How many times have you seen a get out the vote plea that involves a quote from one of the Founding Fathers (who I still believe were incredibly wise and prescient) or other historical figure about the importance of exercising your rights as an American citizen by voting, the responsibility we have to engage, etc.? How many times have you seen get out the vote messages that remind the reader of the dire state of our participation in elections? They are using the fact that barely half of Americans cast a ballot in presidential elections ostensibly as a motivator to get people to the polls.
This tactic is so off-base, it’s not even wrong. People should instead feel that they are part of the crowd, that participating in democracy is the “in” thing to do. Yale professor Alan Gerber and Harvard psychologist Todd Rogers conducted an experiment in the 2005 New Jersey gubernatorial election. They randomly assigned voters to get a phone call with one of two messages that relied on the same set of facts, but cast those facts in different terms. In one, the caller script said that, “In the most recent election for New Jersey governor, voter turnout was the lowest it had ever been in over 30 years.” The other phone call message stated that, “In last year’s election, the vast majority of eligible New Jersey voters actually voted. It was the highest election turnout in decades.”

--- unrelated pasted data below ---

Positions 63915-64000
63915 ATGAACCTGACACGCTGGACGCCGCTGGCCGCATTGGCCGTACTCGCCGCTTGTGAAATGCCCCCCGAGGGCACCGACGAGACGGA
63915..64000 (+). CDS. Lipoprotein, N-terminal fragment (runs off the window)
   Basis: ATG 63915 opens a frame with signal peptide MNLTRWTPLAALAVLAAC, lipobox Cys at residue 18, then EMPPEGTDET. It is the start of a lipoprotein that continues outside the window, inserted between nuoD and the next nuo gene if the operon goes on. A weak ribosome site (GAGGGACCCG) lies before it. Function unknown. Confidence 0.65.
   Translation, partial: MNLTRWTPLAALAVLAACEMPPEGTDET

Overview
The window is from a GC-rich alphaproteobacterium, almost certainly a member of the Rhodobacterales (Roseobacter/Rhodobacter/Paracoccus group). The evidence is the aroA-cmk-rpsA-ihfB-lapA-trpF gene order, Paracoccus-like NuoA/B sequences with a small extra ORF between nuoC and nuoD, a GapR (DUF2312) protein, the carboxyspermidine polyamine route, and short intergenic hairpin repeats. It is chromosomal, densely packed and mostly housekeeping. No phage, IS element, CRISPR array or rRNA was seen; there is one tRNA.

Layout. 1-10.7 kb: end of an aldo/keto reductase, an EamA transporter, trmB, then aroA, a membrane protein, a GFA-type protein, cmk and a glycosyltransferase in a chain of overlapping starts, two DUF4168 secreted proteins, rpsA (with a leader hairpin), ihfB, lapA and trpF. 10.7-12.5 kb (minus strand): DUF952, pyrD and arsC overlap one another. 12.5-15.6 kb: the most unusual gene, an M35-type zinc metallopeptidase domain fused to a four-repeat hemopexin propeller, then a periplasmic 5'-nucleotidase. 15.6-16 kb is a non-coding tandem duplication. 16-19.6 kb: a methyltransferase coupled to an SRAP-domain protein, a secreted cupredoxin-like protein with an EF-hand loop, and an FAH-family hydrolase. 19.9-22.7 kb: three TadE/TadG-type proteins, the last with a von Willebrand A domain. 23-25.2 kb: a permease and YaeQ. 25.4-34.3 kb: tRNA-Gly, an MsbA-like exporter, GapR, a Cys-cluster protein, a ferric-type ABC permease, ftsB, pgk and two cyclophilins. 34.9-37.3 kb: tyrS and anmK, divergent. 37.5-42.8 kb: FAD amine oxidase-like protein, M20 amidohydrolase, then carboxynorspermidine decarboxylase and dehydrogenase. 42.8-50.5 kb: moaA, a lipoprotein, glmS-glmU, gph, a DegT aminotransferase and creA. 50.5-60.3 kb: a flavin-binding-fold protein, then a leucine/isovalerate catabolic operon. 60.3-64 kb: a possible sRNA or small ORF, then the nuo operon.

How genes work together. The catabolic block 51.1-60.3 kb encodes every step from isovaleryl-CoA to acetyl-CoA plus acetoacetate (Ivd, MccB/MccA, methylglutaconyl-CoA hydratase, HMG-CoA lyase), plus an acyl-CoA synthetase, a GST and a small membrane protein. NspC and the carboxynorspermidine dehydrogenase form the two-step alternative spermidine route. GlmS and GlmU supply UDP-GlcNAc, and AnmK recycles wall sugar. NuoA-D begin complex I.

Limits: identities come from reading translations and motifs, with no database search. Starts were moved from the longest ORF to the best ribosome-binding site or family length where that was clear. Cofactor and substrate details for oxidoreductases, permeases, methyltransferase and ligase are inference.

Those who heard the second message about how the last election had high voter participation turned out to vote at a rate five points higher than those who were presented with the more negative view.
This applies to your PAC fundraising and grassroots calls to action as well. Dr. Kelton Rhodes and I saw this at play when a client asked us to conduct an influence audit on their grassroots communications. One of the first things Dr. Rhodes brought to my attention was a declaration in one of their materials which stated something like, “Very few of our associates engage in the political process, so we need you to help us make our voice heard.”